My interpretation, on the other hand, made all these problems simply disappear and saved GR from imploding, to boot. Granted, it seemed way too facile for comfort but there it was. And, beyond all of that, the idea, offered up a simple and intuitive description of matter and its gravitational field (they are one and the same thing) and allows for a simple way for them to come into existence (solely from the expansion of space).
Anyway, another eight years would pass before "firewall" theory (based on quantum physics) came along and raised the specter of a serious challenge to the assumption that the spacetime manifold continues across the event horizon.
In 2012, firewall theory sparked a lively discussion within the physics community. Raphael Bousso at U.C. Berkeley mused that space and time seem to "somehow" end at the horizon and Joseph Polchinski at U.C. Santa Barbara summed it up this way: "... the inside of a black hole - it may not be there" ... "Probably that's the end of space itself; there's no inside at all.".
The long held assumption that space and time continue inside the event horizon of a black hole suddenly appeared to be in serious doubt. As far as I know, however, no one yet has actually described black holes as cavities, or holes in the manifold.
The Cavitation Theory of Matter is surprising in a fundamental way. It suggests that matter (all matter) is made out of warped space, period; the warpages being subatomic holes in the spacetime manifold. Furthermore, it implies that these holes are simple black holes, and by extension, all black holes, of any size, are actual holes in the spacetime manifold. The evolution of the universe is the process of these tiny black holes being forged by gravitational collapse into ever larger black holes, without end.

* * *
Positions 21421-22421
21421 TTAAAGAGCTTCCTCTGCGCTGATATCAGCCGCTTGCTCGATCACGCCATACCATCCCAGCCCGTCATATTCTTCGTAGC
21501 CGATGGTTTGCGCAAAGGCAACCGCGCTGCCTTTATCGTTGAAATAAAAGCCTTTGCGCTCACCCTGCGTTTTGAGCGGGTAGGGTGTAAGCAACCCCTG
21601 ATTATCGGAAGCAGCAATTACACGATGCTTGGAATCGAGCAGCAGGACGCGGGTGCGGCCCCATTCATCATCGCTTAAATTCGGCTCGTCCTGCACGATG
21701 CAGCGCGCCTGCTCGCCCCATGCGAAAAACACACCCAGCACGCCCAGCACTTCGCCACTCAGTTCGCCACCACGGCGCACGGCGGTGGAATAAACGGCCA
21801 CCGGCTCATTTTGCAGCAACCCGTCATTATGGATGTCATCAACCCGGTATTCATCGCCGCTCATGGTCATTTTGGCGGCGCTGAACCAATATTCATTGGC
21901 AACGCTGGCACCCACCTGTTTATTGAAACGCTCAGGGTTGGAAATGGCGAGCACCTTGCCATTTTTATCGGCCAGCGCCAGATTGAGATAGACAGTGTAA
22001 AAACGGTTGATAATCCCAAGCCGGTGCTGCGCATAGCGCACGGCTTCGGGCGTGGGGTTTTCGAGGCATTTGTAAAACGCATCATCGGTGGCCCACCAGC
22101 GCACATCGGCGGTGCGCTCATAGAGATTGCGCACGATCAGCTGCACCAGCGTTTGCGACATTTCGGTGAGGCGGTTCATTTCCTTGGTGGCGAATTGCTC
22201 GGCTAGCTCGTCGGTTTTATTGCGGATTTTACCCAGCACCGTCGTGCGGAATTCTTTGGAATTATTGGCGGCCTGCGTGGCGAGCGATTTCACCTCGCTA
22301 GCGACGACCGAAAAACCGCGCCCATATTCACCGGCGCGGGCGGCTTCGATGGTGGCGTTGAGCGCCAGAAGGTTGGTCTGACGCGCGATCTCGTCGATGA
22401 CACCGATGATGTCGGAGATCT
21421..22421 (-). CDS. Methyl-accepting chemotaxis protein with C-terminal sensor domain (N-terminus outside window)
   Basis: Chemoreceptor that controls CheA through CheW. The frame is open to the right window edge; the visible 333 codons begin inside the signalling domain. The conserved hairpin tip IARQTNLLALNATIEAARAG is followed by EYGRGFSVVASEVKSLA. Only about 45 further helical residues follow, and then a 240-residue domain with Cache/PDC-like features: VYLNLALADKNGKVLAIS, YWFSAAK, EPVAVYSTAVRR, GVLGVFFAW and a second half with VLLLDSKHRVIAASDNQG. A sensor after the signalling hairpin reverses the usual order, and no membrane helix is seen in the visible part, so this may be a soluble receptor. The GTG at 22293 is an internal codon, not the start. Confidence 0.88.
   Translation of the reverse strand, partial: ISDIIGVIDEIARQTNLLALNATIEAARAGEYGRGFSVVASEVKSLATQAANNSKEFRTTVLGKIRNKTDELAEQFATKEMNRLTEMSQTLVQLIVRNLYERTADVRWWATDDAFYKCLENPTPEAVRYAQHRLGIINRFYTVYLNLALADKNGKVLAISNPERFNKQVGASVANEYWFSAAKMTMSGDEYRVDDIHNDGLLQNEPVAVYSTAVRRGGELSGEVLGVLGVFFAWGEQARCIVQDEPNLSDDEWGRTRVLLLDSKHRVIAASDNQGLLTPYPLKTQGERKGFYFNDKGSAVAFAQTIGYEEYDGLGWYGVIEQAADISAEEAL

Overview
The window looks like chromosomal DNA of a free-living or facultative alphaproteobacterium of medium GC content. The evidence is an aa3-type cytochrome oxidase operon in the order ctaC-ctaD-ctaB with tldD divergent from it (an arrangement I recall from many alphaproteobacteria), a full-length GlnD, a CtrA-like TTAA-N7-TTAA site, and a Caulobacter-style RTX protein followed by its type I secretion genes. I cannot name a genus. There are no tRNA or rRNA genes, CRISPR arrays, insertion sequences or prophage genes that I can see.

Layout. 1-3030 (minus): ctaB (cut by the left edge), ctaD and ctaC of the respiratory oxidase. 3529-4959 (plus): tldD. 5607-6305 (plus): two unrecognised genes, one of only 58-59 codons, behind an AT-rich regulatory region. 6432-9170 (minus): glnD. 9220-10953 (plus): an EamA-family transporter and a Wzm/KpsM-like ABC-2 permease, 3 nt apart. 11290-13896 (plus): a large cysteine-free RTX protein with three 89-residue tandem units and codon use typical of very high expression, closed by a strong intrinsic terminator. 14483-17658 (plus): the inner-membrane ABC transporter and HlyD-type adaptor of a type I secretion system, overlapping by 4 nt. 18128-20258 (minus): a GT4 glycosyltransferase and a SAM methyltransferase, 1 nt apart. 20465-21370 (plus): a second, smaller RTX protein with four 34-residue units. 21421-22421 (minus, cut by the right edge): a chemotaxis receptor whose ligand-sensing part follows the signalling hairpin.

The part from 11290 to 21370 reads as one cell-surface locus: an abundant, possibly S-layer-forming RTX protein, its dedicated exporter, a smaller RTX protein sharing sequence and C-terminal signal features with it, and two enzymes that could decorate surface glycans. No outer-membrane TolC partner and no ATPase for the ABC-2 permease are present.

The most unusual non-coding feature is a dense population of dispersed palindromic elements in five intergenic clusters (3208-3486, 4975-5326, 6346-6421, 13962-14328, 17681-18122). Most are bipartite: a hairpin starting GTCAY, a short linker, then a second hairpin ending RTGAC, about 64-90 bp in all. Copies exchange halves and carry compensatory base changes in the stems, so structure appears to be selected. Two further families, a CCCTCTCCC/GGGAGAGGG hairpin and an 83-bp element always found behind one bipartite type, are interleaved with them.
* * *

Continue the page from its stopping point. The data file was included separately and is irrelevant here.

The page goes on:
The universe we see, it seems, is built entirely of black holes, bottom to top, and black holes are, as Kip Thorne says, "made wholly and solely" from the warpage of space itself. And the warpages (according to me anyway) turns out to be energy density gradients surrounding cavities in the spacetime manifold.
Matter does not, as widely thought, distort space but simply is distorted space and nothing more. Matter, as something separate from and embedded in otherwise empty space, is a superfluous concept. The warped space surrounding a massive object is all there is to the massive object.